Content Copyright © 2008 Bloor. All Rights Reserved.
Application security, and the notion that poorly implemented
code can create a security flaw in a piece of software, is a fairly recent
innovation to many conventional IT security experts. Traditionally these
experts have been focused on securing networks and ensuring that hackers and
malcontents can’t penetrate their ever extending perimeters. Software
programming has been an alien science to be avoided at all cost, and code
security an impenetrable subject.
IT security experts can no longer ignore this crucial
security field, and must work with their software development colleagues to
help fix code related security problems.
The past 2 years has seen the application security market
grow as new vendors entered the space and more established vendors continued to
innovate. The market is set to remain changeable as acquisitions and
consolidations form a backdrop against this growth.
Significant effort has been put into securing data by IT
professionals using encryption and data loss prevention technologies alongside
anti-malware and attack prevention methods. Whilst it is now possible to
reasonably secure these areas line of business applications still remain
vulnerable to security exploits due to poor or malicious software code.
Applications need to be secured during the software
development process, not as an after thought. Code security reviews must now form
part of the rigorous checks development teams take during the daily build and software
development life cycle (SDLC).
Legislation and regulations are now catching up with the need to ensure application
security and some standards, such as PCI DSS, the Payment Card Industry Data
Security Standards, explicitly demand that software code security checks take
The increasing demand to cut IT costs has lead to outsourced
software developments, often to partners that have not been audited by the
customer. In many instances this outsourced model is hidden by using a local prime
contractor who inturn sub contracts work to organisations, some of which the original
customer would probably be unhappy with.
The opportunities to deliberately create code “back doors”
and the like could be numerous and tempting. Although little evidence suggests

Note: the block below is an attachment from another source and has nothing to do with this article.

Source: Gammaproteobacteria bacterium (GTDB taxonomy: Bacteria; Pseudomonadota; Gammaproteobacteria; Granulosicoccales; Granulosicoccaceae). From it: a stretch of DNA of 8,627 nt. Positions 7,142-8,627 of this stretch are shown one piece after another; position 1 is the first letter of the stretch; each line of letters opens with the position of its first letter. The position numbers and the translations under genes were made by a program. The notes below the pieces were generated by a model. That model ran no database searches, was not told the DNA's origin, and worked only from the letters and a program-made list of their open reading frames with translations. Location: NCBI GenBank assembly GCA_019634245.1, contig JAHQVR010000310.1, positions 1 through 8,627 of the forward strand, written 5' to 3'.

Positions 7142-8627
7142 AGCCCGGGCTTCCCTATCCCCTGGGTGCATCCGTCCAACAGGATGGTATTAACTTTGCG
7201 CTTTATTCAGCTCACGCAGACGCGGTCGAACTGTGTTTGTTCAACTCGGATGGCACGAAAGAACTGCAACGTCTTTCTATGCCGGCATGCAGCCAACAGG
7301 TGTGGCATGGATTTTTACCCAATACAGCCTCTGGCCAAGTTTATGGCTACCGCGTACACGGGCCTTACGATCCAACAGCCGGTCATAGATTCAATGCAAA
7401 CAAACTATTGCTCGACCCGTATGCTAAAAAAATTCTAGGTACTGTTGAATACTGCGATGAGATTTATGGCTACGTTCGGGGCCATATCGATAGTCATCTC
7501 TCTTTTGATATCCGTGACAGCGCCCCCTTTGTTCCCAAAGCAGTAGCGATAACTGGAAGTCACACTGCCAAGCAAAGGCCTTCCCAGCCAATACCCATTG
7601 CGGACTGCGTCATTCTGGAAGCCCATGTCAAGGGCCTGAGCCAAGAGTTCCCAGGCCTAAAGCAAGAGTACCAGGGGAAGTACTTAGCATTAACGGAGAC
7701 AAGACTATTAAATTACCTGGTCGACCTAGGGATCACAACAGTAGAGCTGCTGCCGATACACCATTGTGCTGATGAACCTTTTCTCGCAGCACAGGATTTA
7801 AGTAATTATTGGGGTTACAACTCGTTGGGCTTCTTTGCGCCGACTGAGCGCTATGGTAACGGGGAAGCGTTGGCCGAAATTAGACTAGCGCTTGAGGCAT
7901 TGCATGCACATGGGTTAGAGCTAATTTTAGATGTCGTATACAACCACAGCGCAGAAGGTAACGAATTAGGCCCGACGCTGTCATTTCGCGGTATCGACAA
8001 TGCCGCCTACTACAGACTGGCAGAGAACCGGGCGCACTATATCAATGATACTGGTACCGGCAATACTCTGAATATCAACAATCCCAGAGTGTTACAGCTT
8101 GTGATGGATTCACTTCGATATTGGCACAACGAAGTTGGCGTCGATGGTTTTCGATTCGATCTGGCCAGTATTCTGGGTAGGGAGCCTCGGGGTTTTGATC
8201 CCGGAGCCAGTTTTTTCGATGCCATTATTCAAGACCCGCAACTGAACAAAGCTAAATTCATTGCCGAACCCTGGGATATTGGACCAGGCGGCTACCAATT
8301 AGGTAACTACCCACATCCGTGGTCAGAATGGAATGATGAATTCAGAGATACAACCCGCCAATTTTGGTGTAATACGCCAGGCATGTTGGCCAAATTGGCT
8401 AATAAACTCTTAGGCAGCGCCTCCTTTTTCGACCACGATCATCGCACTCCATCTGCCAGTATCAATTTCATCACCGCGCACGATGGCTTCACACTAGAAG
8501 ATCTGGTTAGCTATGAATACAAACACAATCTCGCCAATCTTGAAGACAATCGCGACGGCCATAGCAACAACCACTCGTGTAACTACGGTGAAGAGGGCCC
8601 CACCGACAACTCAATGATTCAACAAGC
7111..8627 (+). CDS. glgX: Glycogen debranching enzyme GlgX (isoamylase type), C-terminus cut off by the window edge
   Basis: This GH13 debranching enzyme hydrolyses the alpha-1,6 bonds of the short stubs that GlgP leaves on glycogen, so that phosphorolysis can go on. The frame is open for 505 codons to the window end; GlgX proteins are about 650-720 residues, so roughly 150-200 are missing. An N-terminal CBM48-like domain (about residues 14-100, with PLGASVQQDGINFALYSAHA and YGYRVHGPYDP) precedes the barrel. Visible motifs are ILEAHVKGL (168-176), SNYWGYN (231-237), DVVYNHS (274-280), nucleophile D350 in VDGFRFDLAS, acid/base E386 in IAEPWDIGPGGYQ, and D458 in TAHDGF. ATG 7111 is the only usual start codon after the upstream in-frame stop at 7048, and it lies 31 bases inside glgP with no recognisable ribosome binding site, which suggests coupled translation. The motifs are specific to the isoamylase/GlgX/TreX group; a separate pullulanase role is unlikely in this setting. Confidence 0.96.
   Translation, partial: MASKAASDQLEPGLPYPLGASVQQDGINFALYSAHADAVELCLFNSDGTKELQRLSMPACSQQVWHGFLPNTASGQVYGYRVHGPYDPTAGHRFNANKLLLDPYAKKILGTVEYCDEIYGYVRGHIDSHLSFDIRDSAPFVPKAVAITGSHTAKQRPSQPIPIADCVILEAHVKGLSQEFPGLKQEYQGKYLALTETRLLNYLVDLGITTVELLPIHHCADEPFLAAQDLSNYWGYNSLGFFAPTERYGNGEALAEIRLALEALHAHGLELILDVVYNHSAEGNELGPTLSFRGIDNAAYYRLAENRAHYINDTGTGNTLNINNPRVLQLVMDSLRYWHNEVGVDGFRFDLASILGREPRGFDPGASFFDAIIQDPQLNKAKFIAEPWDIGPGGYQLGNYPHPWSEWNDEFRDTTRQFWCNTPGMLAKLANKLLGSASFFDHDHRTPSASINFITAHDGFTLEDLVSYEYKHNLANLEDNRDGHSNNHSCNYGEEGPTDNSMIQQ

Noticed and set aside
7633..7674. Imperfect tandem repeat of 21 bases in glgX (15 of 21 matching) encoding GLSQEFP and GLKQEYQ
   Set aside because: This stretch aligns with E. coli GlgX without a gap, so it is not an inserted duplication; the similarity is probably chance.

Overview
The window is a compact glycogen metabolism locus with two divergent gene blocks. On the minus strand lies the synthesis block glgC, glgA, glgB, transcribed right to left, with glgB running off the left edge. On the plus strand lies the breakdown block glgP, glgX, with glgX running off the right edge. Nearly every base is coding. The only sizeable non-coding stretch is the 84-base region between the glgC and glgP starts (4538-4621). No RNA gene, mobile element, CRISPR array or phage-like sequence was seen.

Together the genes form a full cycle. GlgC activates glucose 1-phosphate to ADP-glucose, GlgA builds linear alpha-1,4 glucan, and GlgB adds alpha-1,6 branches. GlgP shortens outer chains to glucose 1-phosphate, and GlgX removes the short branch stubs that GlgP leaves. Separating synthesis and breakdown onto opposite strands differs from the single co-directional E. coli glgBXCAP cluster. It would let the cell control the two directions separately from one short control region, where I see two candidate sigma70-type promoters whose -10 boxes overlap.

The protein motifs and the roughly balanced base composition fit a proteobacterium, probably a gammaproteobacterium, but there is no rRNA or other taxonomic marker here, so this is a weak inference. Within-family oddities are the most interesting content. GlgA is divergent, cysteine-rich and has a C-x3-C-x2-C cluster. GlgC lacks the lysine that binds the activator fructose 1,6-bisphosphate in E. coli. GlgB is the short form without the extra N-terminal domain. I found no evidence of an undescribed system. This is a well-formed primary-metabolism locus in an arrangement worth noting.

this is a prevalent problem undoubtedly it is an area being explored by more
sophisticated criminals thwarted by traditional IT security measures.
Application security products typically comprise the
- Central knowledgebase/database
that contains details of code security issues
- Management environment
used to build and configure security policies and initiate code scanning
- Integrated Development
Environment (IDE) plug-in that provides a security package to an existing
developer’s coding environment and defect tracking tool
- Reporting application that
returns statistics to development managers about the quality of the
applications being created and the significance of any issues found
Application security auditing is a complex task. Vendors
take different approaches to reviewing code, some will undertake a review of
the source code whilst others will review the executable code. Contextual
awareness is vital, as a function call may seem innocent in one setting but create
havoc in another. More advanced solutions will offer pertinent explanations to
developers why specific code is problematic and may offer work arounds or links
to other useful resources. Full automatic fixing of problems is still outside
the scope of current products due to the complexity of such an implementation.
Other terms used to describe application security include;
- Business software
- Software vulnerability
- Security source code
- Software Real Time
- Security auditing tool
- Rule based security
- Vulnerability detection
- Static code analysis
Bloor Research have recently released a Market Update in
this area that takes a look at a number of vendors and their offerings,
- IBM Rational Software
- Ounce Labs
The report is available free of charge from www.bloorresearch.com